Panel: Repurposing the Grounds of War: Modernist Environments
- Stephanie Bernhard
- Judith Paltin
- Molly Hall
These three papers explore modernist encounters and exchanges with war-ravaged landscapes and their repurposings, memorializations, and residues during the first half of the twentieth century across the boundaries of nationalist literature and genre—from Irish drama to American and British novels and memoirs. Our panel works with and against traditional Anglo-American modernist critical approaches and cultural categories which this panel will suggest have conditioned and limited our understandings of relations between modernism and an environmental land ethic. Together, our papers begin to map out the intersection of aesthetic forms, the politics of mourning, and the materiality of the early twentieth century, which mingling productively, reseed and repurpose the grounds of war-time melancholy to cultivate distinctly modern forms of flourishing.
Stephanie Bernhard’s “Bad Recycling in the Anthropocene” examines the ecological effects of repurposed wartime technology in the US, where World War I bomb factories were turned into fertilizer factories after the war. This transformation of infrastructure, essentially a form of recycling, has shaped the global industrial agricultural landscape ever since. The nuclear bomb, which instigated the exploration of nuclear power, represents a similar turnover attempting to address the environmental side- and after-effects of war. The paper takes Leslie Marmon Silko’s Ceremony as a primary text, arguing that Silko situates the climax of the novel at the site of the Trinity nuclear text to demonstrate how the aftereffects of global wars linger, violently, on local land.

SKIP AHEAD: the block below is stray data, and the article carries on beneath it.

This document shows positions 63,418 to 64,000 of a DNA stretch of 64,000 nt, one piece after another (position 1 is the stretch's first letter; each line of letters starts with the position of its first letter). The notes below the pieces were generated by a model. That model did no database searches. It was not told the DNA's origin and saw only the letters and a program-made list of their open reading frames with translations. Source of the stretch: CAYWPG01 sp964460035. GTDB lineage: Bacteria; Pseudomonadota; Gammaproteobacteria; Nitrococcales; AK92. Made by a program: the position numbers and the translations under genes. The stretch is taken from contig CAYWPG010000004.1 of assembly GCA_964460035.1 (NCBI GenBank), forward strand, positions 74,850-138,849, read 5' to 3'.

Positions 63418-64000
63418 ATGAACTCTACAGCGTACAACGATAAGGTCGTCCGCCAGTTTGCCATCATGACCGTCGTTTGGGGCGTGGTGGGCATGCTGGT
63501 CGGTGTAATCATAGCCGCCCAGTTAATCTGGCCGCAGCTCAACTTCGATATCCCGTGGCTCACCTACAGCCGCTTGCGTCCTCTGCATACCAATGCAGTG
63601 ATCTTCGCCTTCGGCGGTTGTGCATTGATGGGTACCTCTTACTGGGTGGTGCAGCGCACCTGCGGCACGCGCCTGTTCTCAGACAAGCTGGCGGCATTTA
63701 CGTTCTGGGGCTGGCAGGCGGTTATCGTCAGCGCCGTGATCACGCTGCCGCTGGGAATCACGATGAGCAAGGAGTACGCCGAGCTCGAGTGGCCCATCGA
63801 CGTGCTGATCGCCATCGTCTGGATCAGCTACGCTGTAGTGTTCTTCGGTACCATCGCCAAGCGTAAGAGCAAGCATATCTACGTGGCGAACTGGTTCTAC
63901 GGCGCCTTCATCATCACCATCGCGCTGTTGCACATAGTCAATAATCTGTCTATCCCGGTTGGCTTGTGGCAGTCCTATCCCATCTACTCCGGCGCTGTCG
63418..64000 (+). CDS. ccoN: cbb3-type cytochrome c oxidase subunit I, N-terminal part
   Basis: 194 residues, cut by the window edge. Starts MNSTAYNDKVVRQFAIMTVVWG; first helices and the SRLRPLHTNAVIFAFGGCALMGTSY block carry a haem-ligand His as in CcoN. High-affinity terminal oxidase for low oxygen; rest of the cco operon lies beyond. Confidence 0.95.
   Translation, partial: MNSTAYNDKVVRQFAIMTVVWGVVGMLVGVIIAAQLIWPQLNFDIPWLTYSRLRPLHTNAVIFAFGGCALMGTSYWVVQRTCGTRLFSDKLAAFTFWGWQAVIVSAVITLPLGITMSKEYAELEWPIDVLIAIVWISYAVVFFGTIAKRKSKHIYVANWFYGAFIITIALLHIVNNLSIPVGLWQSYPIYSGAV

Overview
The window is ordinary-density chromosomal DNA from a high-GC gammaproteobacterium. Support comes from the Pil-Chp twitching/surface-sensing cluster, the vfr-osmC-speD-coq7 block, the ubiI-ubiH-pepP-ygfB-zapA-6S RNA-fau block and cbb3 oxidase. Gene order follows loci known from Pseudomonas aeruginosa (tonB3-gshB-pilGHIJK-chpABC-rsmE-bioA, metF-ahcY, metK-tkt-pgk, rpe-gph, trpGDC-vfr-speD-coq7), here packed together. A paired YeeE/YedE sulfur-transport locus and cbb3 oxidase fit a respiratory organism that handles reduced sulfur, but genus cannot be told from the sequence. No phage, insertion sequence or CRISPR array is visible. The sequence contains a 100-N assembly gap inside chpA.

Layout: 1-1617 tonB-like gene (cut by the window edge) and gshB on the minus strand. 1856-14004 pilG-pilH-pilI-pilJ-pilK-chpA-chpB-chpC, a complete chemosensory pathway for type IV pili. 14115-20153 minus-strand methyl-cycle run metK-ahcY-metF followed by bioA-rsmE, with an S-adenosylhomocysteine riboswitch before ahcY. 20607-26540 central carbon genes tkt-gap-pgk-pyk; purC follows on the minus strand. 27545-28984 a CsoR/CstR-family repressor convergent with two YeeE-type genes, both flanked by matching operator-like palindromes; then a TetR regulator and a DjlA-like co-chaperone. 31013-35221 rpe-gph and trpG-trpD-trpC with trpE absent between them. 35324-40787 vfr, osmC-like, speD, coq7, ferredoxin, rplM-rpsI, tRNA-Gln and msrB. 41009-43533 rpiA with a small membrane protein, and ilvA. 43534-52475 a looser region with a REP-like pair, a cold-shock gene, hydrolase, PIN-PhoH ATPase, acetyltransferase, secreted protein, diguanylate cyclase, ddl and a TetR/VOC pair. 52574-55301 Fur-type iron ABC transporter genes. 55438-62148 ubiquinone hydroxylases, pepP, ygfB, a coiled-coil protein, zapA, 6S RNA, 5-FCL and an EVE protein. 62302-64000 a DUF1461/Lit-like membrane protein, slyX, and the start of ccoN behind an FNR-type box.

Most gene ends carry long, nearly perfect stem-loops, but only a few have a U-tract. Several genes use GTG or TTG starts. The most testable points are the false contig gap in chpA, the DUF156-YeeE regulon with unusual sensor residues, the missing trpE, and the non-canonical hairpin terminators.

Judith Paltin’s “Decomposing the Irish Rising” explores Sean O’Casey’s Dublin plays’ figuration of tensions in popularized nationalist history as produced in the spaces of the struggle for Irish independence. O’Casey’s plays are a fascinating marker of the critical distance between Irish modernism and Irish nationalism. In the face of memorializations of the city’s working class neighborhoods as battlegrounds, and their post-conflict repurposings as mediated sites for propagandization rather than reconciliation, Paltin argues that O’Casey reclaims habitational territories for the Irish marginalized working class under the terms of a popular land ethic which officialdom has preferred to nationalize to advance its own set of interests.
Molly Hall’s “Occupying Temporary Space in an Endless War” looks at the re-purposing of environmental aesthetics by British modernists responding to World War I. Specifically, Hall explores and aesthetics marked by anachronism and displacement in competing representations of planned green spaces: from the trenches of France to the British countryside to the urban parks of London. Hall reads in representative war authors Max Plowman and Robert Graves the wasteland of the trenches intended to be only temporary, which emerge alongside Rebecca West and Virginia Woolf’s established urban parks, gardens, and country house estates whose cultivated naturalness demarcates the homefront. Exploring this range of modernisms reveals the distinctly ecological shifts within the temporal (re)orientations of the subject—be they citizen or soldier—in the interwar period.